Of course, there are also some challenges associated with digital transformation in developing countries, such as the lack of digital infrastructure and local subject expertise. However, the potential benefits of digital transformation are significant, and developing countries that are able to successfully embrace these technologies can reap major rewards.

Here are some specific recommendations for how to bridge the digital divide and upskill people in developing countries:

  • Invest in digital infrastructure: This includes building new telecommunications networks and providing access to internet services in rural areas. To introduce new services of the future, it is essential to invest and modernize the existing infrastructure and 5G connectivity beyond the urban areas. In few countries and areas, there may also be a need for additional investment in setting up digital kiosks in remote areas like Govt. schools, Postal offices etc., subsidizing digital devices to end-users/family (for e.g. Consumer Premise Equipment (CPE) for Fixed wireless access).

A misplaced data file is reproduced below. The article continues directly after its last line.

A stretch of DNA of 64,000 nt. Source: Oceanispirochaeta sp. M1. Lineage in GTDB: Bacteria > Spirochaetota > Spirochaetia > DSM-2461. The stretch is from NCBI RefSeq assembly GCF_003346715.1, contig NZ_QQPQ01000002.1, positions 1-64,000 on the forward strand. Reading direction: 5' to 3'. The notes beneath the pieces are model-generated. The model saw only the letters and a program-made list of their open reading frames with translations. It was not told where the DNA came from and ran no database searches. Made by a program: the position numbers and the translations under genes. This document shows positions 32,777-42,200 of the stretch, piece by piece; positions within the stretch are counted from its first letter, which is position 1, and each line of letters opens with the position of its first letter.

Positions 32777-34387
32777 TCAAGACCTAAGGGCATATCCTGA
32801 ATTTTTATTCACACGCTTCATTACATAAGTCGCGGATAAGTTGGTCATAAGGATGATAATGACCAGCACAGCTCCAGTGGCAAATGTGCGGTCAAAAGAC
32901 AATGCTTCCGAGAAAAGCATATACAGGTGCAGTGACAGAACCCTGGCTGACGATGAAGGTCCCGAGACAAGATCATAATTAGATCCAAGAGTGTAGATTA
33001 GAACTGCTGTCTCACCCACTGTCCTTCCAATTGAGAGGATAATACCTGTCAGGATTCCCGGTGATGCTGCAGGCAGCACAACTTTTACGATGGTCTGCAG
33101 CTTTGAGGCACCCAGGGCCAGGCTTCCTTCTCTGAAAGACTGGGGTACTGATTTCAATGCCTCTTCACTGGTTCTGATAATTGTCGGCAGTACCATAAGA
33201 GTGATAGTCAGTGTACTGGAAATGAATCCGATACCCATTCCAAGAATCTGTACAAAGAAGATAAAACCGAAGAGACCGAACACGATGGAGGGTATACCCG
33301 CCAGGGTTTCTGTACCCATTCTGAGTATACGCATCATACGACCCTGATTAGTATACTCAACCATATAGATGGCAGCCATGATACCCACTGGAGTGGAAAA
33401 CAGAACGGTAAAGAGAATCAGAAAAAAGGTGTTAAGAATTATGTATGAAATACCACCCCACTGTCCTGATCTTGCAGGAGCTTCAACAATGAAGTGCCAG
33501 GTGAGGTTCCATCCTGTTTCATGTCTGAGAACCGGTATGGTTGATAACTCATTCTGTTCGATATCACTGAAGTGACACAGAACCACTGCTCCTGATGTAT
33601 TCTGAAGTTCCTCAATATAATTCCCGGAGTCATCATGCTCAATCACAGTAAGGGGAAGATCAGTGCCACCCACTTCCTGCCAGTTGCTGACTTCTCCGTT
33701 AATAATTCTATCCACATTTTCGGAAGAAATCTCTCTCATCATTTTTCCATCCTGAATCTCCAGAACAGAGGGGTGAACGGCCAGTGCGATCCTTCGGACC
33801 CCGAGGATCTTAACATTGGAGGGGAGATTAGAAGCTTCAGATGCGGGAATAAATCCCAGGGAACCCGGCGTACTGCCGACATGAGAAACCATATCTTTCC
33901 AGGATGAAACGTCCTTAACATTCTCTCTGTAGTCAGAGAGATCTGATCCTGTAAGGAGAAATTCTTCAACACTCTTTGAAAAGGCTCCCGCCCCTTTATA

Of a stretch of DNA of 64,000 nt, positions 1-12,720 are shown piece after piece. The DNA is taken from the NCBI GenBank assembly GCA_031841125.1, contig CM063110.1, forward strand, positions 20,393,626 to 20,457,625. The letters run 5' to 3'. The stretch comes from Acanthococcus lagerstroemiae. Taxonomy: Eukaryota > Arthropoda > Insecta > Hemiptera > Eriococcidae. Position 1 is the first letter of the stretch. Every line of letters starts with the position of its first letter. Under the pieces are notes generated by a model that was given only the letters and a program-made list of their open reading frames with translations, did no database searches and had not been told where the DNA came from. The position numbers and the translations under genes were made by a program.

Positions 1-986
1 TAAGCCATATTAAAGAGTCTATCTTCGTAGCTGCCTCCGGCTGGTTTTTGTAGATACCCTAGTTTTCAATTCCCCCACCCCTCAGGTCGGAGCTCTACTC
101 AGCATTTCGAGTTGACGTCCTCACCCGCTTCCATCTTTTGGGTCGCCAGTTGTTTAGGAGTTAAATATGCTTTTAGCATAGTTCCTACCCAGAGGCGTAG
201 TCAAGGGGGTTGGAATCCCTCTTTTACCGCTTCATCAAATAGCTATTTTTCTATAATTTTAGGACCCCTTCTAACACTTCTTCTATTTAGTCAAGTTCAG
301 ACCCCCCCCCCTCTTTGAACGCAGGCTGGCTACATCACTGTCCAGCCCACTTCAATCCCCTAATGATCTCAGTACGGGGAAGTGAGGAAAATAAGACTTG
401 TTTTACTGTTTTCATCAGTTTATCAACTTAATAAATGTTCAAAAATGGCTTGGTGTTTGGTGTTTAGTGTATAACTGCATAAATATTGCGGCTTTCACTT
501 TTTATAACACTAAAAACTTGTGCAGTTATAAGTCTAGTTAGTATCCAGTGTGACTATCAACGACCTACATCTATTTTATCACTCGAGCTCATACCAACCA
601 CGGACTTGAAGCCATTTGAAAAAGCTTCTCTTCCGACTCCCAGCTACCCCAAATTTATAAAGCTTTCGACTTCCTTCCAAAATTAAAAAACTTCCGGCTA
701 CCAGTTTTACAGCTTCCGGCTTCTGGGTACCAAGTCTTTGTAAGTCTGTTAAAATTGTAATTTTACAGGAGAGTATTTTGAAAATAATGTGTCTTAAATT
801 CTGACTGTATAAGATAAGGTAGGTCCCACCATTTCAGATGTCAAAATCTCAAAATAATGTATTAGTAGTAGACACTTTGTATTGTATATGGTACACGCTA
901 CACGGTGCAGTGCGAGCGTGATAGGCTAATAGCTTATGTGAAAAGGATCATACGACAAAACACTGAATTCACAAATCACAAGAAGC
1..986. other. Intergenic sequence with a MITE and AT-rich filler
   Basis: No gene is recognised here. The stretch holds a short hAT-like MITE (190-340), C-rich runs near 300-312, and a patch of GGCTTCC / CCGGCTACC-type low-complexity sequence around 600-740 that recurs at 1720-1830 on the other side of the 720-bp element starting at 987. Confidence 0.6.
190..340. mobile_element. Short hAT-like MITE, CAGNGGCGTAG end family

• Provide skills training: This includes training people in the use of digital technologies, as well as in the skills that are needed to work in the digital economy. Establish digital-skill development center and encourage remote training sessions from knowledge houses, university campuses, medical centers etc., 
  • Create awareness: This includes raising awareness of the benefits of digital transformation and the opportunities that it can create.
  • Strengthened governance: Digital technologies can be used to improve governance by making government services more accessible and efficient, and by increasing transparency and accountability. For example, digital technologies can be used to provide online access to government services, to track government spending, and to monitor elections.

As digital technologies continue to evolve, we can expect to see even more innovative and impactful applications of these technologies in the years to come.